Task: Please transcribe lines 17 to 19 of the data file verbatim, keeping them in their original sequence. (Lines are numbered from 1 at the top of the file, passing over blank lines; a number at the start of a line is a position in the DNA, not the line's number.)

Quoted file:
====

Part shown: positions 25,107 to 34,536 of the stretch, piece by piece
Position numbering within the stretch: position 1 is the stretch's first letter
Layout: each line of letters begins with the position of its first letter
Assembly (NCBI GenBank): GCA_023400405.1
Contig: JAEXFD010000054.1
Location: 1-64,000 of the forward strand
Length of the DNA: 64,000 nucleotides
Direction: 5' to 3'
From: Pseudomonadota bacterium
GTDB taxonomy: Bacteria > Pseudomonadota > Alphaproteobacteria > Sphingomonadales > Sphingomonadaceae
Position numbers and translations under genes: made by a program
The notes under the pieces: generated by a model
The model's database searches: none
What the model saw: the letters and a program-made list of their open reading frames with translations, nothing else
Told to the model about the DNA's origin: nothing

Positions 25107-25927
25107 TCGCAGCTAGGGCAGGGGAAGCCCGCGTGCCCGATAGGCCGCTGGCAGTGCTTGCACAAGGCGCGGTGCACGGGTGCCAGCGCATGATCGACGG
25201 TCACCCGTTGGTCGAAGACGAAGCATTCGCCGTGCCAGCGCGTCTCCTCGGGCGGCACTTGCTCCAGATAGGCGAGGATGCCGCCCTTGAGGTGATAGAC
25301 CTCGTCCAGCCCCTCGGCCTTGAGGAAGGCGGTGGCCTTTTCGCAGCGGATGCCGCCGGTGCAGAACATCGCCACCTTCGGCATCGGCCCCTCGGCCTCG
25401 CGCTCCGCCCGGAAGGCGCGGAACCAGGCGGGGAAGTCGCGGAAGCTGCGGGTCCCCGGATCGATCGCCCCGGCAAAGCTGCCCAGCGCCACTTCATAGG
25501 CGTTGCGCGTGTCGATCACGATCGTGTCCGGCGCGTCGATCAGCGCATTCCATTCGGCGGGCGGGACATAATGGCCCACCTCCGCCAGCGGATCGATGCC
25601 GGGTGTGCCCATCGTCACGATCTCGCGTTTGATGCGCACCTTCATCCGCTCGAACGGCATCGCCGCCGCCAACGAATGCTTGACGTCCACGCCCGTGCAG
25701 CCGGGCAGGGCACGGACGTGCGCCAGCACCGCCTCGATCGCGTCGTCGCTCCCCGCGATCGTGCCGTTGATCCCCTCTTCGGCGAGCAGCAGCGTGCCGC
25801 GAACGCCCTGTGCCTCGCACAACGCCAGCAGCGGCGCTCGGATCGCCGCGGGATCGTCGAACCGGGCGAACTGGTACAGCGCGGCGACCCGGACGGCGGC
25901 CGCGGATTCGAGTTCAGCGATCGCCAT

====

25107 TCGCAGCTAGGGCAGGGGAAGCCCGCGTGCCCGATAGGCCGCTGGCAGTGCTTGCACAAGGCGCGGTGCACGGGTGCCAGCGCATGATCGACGG
25201 TCACCCGTTGGTCGAAGACGAAGCATTCGCCGTGCCAGCGCGTCTCCTCGGGCGGCACTTGCTCCAGATAGGCGAGGATGCCGCCCTTGAGGTGATAGAC
25301 CTCGTCCAGCCCCTCGGCCTTGAGGAAGGCGGTGGCCTTTTCGCAGCGGATGCCGCCGGTGCAGAACATCGCCACCTTCGGCATCGGCCCCTCGGCCTCG